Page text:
Perhaps the most persistent problem concerning the Japanese planning for and conduct the attack on Pear Harbour concerns American intelligence or, more accurately, the treatment afforded American intelligence by various investigations, hearings and apparently historical works on the subject. The last that can be said is that in the immediate post-war situation, indeed even before victory over Japan was an accomplished fact, there were a series of moves, primarily by a deliberately and biterly partisan Republian Paty in an attempt to discredit Franklin D. Roosevelt, president, administration and memory, which gave rise to a number of conspiracy theories. These, frankly, have been afforded infinitely more attention than they deserved. Specially these charges have been that Roosevelt personally, and Washington, generally knew that the attack on Pearl Harbour was coming but that the commanding military and naval officers in Hawaii were not properly warned, that the British knew that an attack on Pearl Harbour was planned but made no attempt to warn the Americans because it was in Britain's national interest to ensure American entry into the war, not necessarily that she avoided attack, and the Soviet Union also knew but, like the British and for similar reasons, her representatives managed to avoid mentioning this knowledge in conversation with their American opposite numbers.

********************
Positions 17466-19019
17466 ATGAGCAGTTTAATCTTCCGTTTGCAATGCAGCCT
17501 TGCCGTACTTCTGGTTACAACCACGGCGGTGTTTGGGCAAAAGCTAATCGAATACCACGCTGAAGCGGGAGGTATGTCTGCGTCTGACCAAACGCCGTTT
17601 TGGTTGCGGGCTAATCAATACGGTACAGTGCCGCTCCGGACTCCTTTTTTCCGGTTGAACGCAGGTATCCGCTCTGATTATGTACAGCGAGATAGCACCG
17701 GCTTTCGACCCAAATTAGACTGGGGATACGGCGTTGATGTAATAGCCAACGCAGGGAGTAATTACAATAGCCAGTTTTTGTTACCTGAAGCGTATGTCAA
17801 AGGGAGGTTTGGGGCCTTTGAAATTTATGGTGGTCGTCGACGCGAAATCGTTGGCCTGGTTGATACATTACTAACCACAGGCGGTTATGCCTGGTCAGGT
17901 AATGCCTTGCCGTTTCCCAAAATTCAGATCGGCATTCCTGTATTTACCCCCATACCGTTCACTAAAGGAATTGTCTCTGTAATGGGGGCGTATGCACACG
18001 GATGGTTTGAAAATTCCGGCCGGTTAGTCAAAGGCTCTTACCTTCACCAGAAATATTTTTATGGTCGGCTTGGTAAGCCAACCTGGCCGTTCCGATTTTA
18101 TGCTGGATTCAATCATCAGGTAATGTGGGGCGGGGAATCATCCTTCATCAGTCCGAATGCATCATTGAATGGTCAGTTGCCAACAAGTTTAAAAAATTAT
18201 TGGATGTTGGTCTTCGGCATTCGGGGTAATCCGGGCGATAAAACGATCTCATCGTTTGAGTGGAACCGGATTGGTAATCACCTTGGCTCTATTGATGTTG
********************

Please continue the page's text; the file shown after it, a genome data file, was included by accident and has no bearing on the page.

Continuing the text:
In addition to these three main theses, there were repeated claims by the commanders on Oahu, Admiral Husband E. Kimmel, commander-in-chief US Pacific Fleet, and Lieutenant-General Walter C. Short, overall commander of the Army Air force formations in the Island, that they were deliberately denied vital information which prevented their being alerted against surprise attack, this information supposedly being available in Washington. Kimmel and Short protested their innocence until their deaths, since which time various individual shave continued that both men be reinstated with full rank in order to provide some form of posthumous vindication.
|Admiral Husband E. Kimmel'|